- Caulk gun
- Circular saw
- Miter saw
- 1 in. drywall screws
- 1 qt. of finish
- 1-1/16-in. aluminum angle
- 1-1/4" exterior wood screws
- 1-in. aluminum tubing
- 1x4 board
- 2-in. exterior screws
- 2x4 board
- 5/4x6 x 8-ft. deck boards
- Plastic planters
- Silicone caulk
Choose your plastic planters first
The plastic planters (called “liners” from here on) determine the shape and size of the planter boxes, so shop for those first. Choose ones with sturdy plastic lips that can support the weight of the plants and soil. Your planter shapes can range from square to long, narrow rectangles; it all depends on the liner sizes and how you decide to configure them. You can adjust the height of your planters simply by using more or fewer rings of decking boards (Photo 4). But if you make your planters shorter, be sure the liners will clear the ground when they’re in place.
Buying the materials
We built our planters from 5/4x6 cedar decking (1 in. thick and 5-1/2 in. wide), the standard dimensions for decking. If you plan to stain your planters, you can save 30 to 40 bucks by substituting treated decking boards. If your planters will rest on a composite deck, you may want to choose matching or contrasting composite decking. To help you determine the quantity and length of the boards you’ll need, do a bit of figuring with your liners upside down on the workbench (Photos 1 and 2). At the same time, figure out how many treated 1x4s to get for the inner structure (Figure A). You’ll need at least two 8-ft. lengths for the corners and more for the liner ledger boards (Photo 6). You’ll also need a short length of treated 2x4 for the diagonal bracing (Photo 8).
The corners are cloaked with 1-1/16-in. aluminum angle. Buy 3-ft. lengths if you’re building only one planter. If you want to build more, buy 4-ft. lengths and make the feet 2 in. high rather than 3 in. That way you can get feet for two planters from this rather expensive material. We used 3-in. lengths of aluminum square tubing to support the weight of the planter. But you’ll only use about a foot of a 3-ft. length ($10). If you want to save a few bucks, you can substitute 1x1 treated wood blocks that you cut yourself.
Modern Planter Project Plan - Figure A
Assembling the planters
Measure and cut the deck boards to length (Photos 1 and 2). It doesn’t matter which two sides you choose to overlap the ends. Apply a finish if you choose (see below) and assemble each ring with 2-in. exterior screws (Photo 3). After you build the first ring, test-fit the liner(s). It’s easy to confuse side and end boards, especially if the planters are nearly square. Then just follow the how-to photos to complete the planters.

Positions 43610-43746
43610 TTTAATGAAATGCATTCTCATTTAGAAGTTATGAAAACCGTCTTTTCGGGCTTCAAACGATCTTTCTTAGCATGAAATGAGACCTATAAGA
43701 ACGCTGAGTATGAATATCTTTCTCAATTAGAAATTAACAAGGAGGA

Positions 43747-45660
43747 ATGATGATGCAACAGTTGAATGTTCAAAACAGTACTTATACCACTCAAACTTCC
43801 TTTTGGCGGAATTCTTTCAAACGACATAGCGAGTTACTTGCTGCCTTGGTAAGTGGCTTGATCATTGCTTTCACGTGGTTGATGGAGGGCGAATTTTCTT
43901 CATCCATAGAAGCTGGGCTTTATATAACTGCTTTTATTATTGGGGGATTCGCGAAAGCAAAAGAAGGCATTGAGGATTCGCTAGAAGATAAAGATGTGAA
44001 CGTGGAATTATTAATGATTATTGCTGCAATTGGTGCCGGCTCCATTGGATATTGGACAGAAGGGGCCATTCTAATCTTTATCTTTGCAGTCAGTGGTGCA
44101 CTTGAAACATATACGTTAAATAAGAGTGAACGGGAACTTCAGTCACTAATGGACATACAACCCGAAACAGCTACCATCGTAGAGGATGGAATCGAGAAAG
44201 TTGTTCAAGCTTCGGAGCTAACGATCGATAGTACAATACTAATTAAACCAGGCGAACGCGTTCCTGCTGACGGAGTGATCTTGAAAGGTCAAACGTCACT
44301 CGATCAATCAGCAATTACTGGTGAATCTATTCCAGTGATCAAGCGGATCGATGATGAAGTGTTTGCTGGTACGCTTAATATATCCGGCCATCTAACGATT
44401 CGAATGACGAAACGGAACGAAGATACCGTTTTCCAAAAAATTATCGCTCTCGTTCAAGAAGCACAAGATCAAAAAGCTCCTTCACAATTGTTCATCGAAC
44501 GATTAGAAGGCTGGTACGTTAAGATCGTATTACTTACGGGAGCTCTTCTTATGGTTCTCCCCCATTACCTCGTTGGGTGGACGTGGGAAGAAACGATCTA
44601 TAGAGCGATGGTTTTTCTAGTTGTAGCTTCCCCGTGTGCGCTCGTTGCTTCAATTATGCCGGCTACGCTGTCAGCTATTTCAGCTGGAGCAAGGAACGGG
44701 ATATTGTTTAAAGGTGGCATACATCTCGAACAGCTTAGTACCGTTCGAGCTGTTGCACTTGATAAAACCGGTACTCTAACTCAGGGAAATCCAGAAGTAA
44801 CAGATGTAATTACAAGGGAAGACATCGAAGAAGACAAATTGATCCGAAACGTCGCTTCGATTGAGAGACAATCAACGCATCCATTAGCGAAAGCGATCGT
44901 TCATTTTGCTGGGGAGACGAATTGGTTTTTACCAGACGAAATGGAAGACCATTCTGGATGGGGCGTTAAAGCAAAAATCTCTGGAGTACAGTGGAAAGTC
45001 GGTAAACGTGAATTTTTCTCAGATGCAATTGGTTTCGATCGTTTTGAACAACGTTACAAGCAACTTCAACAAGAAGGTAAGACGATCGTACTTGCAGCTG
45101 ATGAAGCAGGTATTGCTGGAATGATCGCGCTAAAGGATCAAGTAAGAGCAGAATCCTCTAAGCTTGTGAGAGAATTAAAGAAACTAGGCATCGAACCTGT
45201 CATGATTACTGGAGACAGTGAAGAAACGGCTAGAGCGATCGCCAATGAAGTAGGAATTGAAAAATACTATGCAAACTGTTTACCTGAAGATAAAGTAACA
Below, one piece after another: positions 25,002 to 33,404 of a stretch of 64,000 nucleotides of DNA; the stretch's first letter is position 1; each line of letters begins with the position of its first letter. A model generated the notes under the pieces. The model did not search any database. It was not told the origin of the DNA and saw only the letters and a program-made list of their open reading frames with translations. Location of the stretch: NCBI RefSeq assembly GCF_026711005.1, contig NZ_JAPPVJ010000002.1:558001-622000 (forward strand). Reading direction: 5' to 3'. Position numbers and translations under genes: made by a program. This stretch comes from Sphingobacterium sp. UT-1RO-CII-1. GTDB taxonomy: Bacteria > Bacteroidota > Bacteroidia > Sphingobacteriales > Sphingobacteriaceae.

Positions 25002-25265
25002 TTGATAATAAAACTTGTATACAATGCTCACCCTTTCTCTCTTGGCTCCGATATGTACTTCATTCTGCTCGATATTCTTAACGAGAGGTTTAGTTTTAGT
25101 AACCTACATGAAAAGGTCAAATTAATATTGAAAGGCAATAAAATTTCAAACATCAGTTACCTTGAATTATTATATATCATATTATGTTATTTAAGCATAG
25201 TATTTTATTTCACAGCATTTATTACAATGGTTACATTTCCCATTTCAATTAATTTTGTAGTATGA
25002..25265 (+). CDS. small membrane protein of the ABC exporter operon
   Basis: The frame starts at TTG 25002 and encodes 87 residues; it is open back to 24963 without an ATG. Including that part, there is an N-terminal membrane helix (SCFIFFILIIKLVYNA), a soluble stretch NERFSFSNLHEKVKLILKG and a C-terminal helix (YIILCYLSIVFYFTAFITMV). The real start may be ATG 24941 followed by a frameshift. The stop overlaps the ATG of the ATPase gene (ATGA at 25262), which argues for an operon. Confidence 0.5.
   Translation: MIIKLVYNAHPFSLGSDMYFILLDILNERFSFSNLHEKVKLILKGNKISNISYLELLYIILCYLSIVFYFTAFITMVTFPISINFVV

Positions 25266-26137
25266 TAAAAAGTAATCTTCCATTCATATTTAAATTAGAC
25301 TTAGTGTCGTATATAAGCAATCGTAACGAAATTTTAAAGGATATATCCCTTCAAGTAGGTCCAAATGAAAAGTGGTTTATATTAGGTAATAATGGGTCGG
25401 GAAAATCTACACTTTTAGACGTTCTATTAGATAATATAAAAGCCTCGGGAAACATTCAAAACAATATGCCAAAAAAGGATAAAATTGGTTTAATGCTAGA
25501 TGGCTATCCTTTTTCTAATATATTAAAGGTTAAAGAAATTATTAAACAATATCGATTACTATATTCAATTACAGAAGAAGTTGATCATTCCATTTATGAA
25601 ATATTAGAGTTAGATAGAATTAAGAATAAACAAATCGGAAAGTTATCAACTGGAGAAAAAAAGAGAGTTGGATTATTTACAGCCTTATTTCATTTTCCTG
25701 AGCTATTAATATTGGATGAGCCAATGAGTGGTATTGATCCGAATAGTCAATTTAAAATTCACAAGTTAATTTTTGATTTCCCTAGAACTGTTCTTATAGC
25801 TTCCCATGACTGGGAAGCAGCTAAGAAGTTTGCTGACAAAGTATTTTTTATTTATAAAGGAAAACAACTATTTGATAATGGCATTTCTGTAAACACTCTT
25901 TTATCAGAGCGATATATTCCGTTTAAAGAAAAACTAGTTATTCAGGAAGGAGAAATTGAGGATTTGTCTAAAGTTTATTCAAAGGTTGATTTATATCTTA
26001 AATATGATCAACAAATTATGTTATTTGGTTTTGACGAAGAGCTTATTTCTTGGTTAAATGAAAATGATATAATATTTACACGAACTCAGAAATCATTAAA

We used PPG Timeless oil finish (Mahogany). Whatever finish you choose, apply it before assembling the rings. You’ll avoid slopping finish onto the aluminum corners, and if you’re using cedar, you’ll be able to seal the ends to prevent rot. We finished all four sides so we could choose the prettiest “show side” when we built the rings. Let the finish dry completely before gluing on the aluminum corners or they won’t stick. If you’re impatient, choose a water-based finish. If you go with oil-based, your three-hour project may become a three-day one.
Project step-by-step (10)
Figure out the length of your side boards
Lay out the liners, decking boards and a 1/4-in. shim to establish the length of the side boards.
Establish the length of the end boards
Measure a liner plus a 1/4-in. shim to determine the length of the end boards (Photo 3). Cut eight boards of each length and apply finish to all four sides and the ends.
Assemble the planter rings
Clamp and screw together each ring of deck boards with two
2-in. exterior screws. Choose the best-looking board sides to face outward.
Stack the rings
Clamp the rings together and tap the corners into alignment with a hammer.
Find the lip height
Measure the liner lip height and cut a gauge block to a width that size.
Install the liner ledger
Cut the ledger boards to fit. Then, using the gauge block to position them, screw them into place with 1-1/4-in. screws spaced every 6 in.
Tie the rings together
Cut and install 18-in. 1x4 corner blocks to the inside corners with 1-1/4-in. screws, two into each deck board.
Mark the diagonal brace
Rest the planter upside down. Center a 2x4 over opposite corners and scribe the angle cuts, then cut them with a circular saw.
Add the diagonal brace
Support the brace on 2x4 scraps while you toe-screw it to the inside corners with 2-in. screws.
Working with the aluminum parts
You can cut aluminum with a hacksaw, a jigsaw, or a miter saw fitted with a carbide blade. Wear eye and hearing protection. If you use a miter saw, cut slowly. The aluminum corner trim adds style and hides the end grain of the decking. It’s best to attach it with clear silicone caulk instead of construction adhesive. Either product will likely squeeze out a bit when you clamp on the corners (Photo 10), and it’s no fun cleaning up colored adhesive from all the joints. That said, keep the silicone bead about 1/2 in. away from the outside corners of the decking to minimize squeeze-out.
Cut the 1-in. tubing support blocks to span all the way from the base of the feet to the bottom of the planter (Photo 11). They support the entire weight of the planter and the soil-filled liners.
Glue on the corner trim legs
Cut four 25-in. aluminum angle corner trim pieces. Then apply a bead of silicone caulk to the corners and clamp each one into place.
Add the support blocks
Cut, glue and silicone the 1-in. square aluminum tubing support blocks to the inside of the aluminum angle corners.
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